Last updated on 11 May 2020
As part of the economic relief measures in Hungary related to the COVID-19 pandemic, the government will provide an allowance for 3 months for income lost due to reduced working hours.
Because of social distancing measures aimed at hindering the spread of the coronavirus, many businesses are forced to reduce working hours – either by getting employees to work part-time instead of full-time, or by cancelling positions altogether. Neither solution is perfect: while getting payment for reduced working hours might have employees struggling to make ends meet, discharging may cause an even greater distress, while it will also make it more difficult for the company to restart operation in full once the state of emergency is over.
In order to help protect jobs during the coronavirus pandemic, the Hungarian government is providing an allowance for 3 months to employees working in reduced working hours, covering up to 70% of income lost. This will also help employers to retain invaluable workforce without jeopardizing the feasibility of their business.
The employer and the employee can apply together through the e-government portal for companies (the Cégkapu or “Company Gate”). Since both of them will sign the application forms, there will be no need to modify the labor contract. The following conditions apply.
The company has to be operational for at least 6 months, and the employer must pledge not to terminate the employment relationship while the employee is receiving the allowance and over the following month. (Of course, the employee is allowed to hand in their notice.)
An employee is eligible if they were already working for the company at the start of the state of emergency (11 March 2020), there have been no interruptions to the employment since then, and they are not on notice. If their working hours are reduced between 15-75%, they may receive an allowance for 3 months that will cover up to 70% of their lost income.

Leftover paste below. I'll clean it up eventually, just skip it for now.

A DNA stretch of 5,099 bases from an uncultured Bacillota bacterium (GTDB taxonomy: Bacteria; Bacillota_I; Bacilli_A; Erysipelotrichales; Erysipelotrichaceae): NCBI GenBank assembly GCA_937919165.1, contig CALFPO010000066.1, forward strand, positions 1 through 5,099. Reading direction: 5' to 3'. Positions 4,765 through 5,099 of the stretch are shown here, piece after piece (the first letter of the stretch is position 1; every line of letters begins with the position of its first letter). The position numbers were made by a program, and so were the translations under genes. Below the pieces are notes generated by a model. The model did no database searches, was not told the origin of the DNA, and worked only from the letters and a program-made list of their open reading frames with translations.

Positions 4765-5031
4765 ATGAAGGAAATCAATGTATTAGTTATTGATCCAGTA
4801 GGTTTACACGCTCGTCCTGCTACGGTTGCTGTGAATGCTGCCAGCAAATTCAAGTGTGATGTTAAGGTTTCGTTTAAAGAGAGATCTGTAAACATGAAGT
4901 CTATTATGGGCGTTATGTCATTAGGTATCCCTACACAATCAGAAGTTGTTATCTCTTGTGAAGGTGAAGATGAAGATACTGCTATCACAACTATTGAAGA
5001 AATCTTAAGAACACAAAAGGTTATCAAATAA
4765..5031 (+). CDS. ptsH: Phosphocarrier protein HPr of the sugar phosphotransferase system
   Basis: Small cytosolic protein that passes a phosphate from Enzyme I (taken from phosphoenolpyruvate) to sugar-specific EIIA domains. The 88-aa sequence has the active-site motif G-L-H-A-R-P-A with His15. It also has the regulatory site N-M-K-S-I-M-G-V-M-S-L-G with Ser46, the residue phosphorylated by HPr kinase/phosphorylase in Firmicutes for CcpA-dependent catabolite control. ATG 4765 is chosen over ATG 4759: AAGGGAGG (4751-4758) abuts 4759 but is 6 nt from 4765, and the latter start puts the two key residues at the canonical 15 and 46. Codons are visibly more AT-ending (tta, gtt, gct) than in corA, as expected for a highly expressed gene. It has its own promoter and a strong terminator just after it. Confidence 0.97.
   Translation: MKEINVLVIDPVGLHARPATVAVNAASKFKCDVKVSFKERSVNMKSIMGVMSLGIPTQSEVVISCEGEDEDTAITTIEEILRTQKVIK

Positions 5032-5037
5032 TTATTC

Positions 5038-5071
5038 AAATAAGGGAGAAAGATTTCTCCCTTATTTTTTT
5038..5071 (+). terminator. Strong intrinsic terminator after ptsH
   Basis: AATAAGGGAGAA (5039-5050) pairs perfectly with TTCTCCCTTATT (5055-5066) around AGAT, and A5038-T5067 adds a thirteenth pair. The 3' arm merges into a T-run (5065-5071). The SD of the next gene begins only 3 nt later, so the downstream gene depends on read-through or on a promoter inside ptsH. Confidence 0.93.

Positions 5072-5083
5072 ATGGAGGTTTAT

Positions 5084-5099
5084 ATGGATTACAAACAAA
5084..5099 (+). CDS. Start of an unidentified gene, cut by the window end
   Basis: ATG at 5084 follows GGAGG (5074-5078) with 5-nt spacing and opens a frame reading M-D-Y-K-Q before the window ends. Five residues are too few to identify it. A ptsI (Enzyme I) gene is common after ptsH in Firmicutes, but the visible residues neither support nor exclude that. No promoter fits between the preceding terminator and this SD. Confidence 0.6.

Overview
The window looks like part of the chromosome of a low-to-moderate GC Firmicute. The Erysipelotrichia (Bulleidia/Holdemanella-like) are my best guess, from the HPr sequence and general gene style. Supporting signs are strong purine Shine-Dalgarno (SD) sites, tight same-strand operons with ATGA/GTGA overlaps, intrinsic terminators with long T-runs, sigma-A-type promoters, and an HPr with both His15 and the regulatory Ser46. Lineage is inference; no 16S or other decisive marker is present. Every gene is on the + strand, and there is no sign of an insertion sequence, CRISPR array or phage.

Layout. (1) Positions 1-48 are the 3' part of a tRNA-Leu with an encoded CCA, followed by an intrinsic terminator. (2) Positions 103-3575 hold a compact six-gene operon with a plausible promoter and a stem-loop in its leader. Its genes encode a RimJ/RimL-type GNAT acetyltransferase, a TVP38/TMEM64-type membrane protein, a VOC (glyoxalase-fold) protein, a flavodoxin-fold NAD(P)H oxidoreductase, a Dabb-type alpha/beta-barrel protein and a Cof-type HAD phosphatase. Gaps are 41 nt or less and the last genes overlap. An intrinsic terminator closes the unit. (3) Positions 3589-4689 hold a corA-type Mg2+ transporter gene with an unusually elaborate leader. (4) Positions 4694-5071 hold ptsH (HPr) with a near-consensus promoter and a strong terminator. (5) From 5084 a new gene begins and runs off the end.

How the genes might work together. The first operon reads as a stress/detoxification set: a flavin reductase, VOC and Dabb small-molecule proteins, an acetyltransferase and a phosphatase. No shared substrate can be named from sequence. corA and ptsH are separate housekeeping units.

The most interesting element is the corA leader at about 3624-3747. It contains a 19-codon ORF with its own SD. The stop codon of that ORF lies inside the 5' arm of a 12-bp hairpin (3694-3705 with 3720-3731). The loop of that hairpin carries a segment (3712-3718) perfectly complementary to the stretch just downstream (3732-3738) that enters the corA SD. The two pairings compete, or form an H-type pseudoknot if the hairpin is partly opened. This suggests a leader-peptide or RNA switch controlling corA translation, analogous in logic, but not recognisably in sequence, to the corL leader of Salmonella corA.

The employee cannot be expected to work overtime while receiving the allowance, but they must agree to return to their previous full working hours after the end of the financed period. They might also be required to provide data to the authorities at least twice.
The basis of the allowance is the regular net salary of the employee, but it is maximized in the double of the current net minimum wage, HUF 214,130 (ca. EUR 600). The allowance may cover for 70% of the loss of income because of reduced working hours, however, because of the cap on the basis for calculation, it may be at most net HUF 22,484 – HUF 112,418 (ca. EUR 60 – 315) / month, depending the number of working hours lost.
The allowance is exempt from taxes, which means the employer will achieve savings not only on the net salary of the employee, but also on taxes and contributions (amounting to about the double of the allowance).
There is another important, obligatory element to receiving the allowance in cases where the reduced daily working hours are still above 50% of regular working hours: individual development time. (In cases where working time is reduced by 50% or more, choosing this element is optional.)
Employees should remain available in 30% of the working time lost, in which time they might be required by the employer to participate in training related to their positions or the operation of the company. For this, the employer pays their proportionate salary. This way, together with the allowance from the government, they might receive their full salary while still working reduced hours.
The catch for the employer is that if the regular salary of the employee is above the basis of calculation, they will have to pay not simply 30% extra to their employee, but an amount that would complement the reduced salary (and the allowance) to the regular salary of the employee.
If you think you and your employees might benefit from this allowance, get in touch, and we will assist you figure out the details, hand in your applications, and remain compliant. You will help your employees maintain their standard of living and support their families, while you also let your company get back to gear more easily once restrictions are lifted.
Some alleviations are also available to those who are still working their full time: read about payroll tax reductions related to the coronavirus pandemic.
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